Since Monday I have been at Zimanga Private Game Reserve as a photographic volunteer with Wildlife ACT.  The primary focus on this reserve is monitoring and tracking wild dog and cheetah.  While the cheetah has remained elusive thus far, I have had the opportunity to spend some time with the pack of six wild dogs.  I’m having a brilliant time.  As it is very soon time for the afternoon monitoring session, this post will be brief; I wanted the chance though to share a few photos from the past days, as a hint of what is to come.

A bull elephant heading straight towards us on the road, while we drove in reverse!  He was completely cool with our presence, but was also on a mission along that road, so we had to get out of his way. 1/320sec, f8.0, ISO 200
A bull elephant heading straight towards us on the road, while we drove in reverse! He was completely cool with our presence, but was also on a mission along that road, so we had to get out of his way.
1/320sec, f8.0, ISO 200
A juvenile brown snake eagle. 1/1000sec, f6.3, ISO 200
A juvenile brown snake eagle.
1/1000sec, f6.3, ISO 200
A member of the wild dog pack eyes us; we woke them from their afternoon nap. 1/160sec, f9.0, ISO 200
A member of the wild dog pack eyes us; we woke them from their afternoon nap.
1/160sec, f9.0, ISO 200
A pair of waterbuck, moments before they bolted for safety away from our gaze. 1/500sec, f8.0, ISO 1000
A pair of waterbuck, moments before they bolted for safety away from our gaze.
1/500sec, f8.0, ISO 1000
A giraffe in front of a jacaranda tree. 1/640sec, f10, ISO 400
A giraffe in front of a jacaranda tree.
1/640sec, f10, ISO 400

 

http://zimanga.com

http://wildlifeact.com

Young elephant at the Chobe Rover

A young elephant drinks from the Chobe River in Botswana, under the protective shadow of her mother.  This little one had already lost her tail; whether it was missing at birth, or lost in an attack by a predator, only she knows.   It was amazing to spend time watching elephants; the antics of the little ones in the river brought us so much joy. 1/1000sec, f5.6, ISO560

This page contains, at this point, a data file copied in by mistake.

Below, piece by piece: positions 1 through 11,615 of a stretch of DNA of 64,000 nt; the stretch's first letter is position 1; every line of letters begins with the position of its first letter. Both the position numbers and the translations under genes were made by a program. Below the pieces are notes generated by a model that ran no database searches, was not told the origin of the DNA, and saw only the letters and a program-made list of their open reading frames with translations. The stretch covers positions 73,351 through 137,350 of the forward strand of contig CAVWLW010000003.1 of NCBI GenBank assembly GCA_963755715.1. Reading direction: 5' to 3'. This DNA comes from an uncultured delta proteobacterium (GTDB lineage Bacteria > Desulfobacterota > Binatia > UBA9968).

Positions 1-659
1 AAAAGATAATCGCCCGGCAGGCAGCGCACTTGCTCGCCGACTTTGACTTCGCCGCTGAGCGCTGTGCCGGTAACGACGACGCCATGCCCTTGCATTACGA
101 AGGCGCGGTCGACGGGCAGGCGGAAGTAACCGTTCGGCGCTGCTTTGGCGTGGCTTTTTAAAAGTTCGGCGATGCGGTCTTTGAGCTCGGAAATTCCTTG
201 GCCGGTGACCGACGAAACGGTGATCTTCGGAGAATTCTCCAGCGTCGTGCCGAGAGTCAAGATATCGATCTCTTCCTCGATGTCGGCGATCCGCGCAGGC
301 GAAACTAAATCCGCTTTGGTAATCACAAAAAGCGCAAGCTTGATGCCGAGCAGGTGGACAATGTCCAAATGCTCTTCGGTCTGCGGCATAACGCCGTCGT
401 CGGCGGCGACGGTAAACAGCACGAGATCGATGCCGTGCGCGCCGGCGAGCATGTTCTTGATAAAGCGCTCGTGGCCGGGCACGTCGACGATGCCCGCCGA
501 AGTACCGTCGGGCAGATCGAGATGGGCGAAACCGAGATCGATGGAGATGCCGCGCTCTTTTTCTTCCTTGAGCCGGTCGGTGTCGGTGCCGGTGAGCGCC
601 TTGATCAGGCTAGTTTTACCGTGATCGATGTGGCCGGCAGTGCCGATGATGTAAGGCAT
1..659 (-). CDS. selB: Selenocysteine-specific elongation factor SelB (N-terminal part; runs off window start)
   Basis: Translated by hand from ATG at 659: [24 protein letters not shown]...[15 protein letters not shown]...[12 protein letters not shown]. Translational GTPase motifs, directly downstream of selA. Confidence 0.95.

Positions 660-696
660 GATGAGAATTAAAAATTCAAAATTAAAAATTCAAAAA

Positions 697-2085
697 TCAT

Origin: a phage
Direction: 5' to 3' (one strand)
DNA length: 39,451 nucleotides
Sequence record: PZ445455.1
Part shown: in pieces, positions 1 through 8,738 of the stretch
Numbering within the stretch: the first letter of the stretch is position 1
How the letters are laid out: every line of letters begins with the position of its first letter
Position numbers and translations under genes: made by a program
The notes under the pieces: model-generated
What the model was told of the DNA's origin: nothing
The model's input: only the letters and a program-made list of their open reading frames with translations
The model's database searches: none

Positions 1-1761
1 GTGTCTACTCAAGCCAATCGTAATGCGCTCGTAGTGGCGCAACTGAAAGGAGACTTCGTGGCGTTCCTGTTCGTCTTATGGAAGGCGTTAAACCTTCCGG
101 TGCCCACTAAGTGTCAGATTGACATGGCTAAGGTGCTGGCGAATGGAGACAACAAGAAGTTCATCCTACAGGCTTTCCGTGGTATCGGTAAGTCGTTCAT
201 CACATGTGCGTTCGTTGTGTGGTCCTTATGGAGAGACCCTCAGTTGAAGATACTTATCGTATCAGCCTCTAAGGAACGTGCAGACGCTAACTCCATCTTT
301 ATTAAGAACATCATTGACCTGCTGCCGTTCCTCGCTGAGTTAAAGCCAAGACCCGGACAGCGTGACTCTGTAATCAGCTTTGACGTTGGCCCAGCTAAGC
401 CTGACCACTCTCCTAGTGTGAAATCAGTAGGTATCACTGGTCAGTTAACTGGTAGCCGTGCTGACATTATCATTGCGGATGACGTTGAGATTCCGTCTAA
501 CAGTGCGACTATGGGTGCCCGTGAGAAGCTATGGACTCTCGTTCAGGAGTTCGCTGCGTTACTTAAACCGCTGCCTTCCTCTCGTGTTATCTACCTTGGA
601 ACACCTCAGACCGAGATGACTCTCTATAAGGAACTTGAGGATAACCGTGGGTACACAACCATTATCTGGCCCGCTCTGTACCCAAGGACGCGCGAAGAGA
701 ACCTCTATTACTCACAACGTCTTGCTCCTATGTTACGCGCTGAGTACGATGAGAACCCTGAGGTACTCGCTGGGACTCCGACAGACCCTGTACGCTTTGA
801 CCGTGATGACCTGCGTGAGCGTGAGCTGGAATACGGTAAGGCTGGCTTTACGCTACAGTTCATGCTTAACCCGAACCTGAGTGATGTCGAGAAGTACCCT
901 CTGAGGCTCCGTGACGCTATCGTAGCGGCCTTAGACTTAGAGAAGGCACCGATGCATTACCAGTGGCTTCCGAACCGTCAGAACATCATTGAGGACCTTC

A young elephant drinks from the Chobe River in Botswana, under the protective shadow of her mother. This little one had already lost her tail; whether it was missing at birth, or lost in an attack by a predator, only she knows.
It was amazing to spend time watching elephants; the antics of the little ones in the river brought us so much joy.
1/1000sec, f5.6, ISO560

A little bit of everything

I’ve just finished a blog post for Londolozi’s guest blog page, and now it is time to get back to keeping up my own page.  Except I’ve got a touch of writer’s block.

A different perspective of an elephant - from on top of his back.  Lovely Danny carried Mom and I for an amazing hour long safari.  April 2013, Livingstone, Zambia. 1/100, f5.3, ISO400, 40mm
A different perspective of an elephant – from on top of his back. Lovely Danny carried Mom and I for an amazing hour long safari. April 2013, Livingstone, Zambia.
1/100, f5.3, ISO400, 40mm
During our transport to Nelsruit Airport, we spotted these lions just as we exited Londolozi's property.  I love that the male is watching the female stalk the impala.  Waiting for someone to get him some lunch! 1/400sec, f11, ISO200, 68mm
During our transport to Nelsruit Airport, we spotted these lions just as we exited Londolozi’s property. I love that the male is watching the female stalk the impala. Waiting for someone to get him some lunch!
1/400sec, f11, ISO200, 68mm

I’ve been trying to think of what angle to take, what animal to highlight, and right now, nothing is coming to me at all.  But these past few weeks, I have been working on a photo book project with my Mom, so I thought I would post a few of the pictures we have selected to include so far.

For some reason, this particular elephant shot makes me think of Dumbo.  Such a soft and gentle face.  At Chobe Park in Botswana. 1/1600sec, f5.6, ISO400, 300mm
For some reason, this particular elephant shot makes me think of Dumbo. Such a soft and gentle face. At Chobe Park in Botswana.
1/1600sec, f5.6, ISO400, 300mm
The antlers on kudo are truly impressive.  Such a beautiful animal.  The timing was perfect as both oxpeckers are looking in the same direction as well. 1/320sec, f5.6, ISO100, 300mm
The antlers on kudo are truly impressive. Such a beautiful animal. The timing was perfect as both oxpeckers are looking in the same direction as well.
1/320sec, f5.6, ISO100, 300mm
We saw 10-12 wild ostrich on the way to and from the Cape of Good Hope.  We even witnessed two members of park staff free a male that was entangled in some wire and had fallen on the rocks.  It was very lucky those men didn't get injured in helping the Ostrich.  Everyone that had pulled over to see what the commotion was started clapping and honking when the Ostrich took off after the rest of his group and the men were safely back in their vehicle. 1/640sec, f8.0, ISO200, 55mm
We saw 10-12 wild ostrich on the way to and from the Cape of Good Hope. We even witnessed two members of park staff free a male that was entangled in some wire and had fallen on the rocks. It was very lucky those men didn’t get injured in helping the Ostrich. Everyone that had pulled over to see what the commotion was started clapping and honking when the Ostrich took off after the rest of his group and the men were safely back in their vehicle.
1/640sec, f8.0, ISO200, 55mm
Sunrise on my last game drive at Londolozi (for now) 1/1250sec, f9.0, ISO200, 55mm
Sunrise on my last game drive at Londolozi (for now)
1/1250sec, f9.0, ISO200, 55mm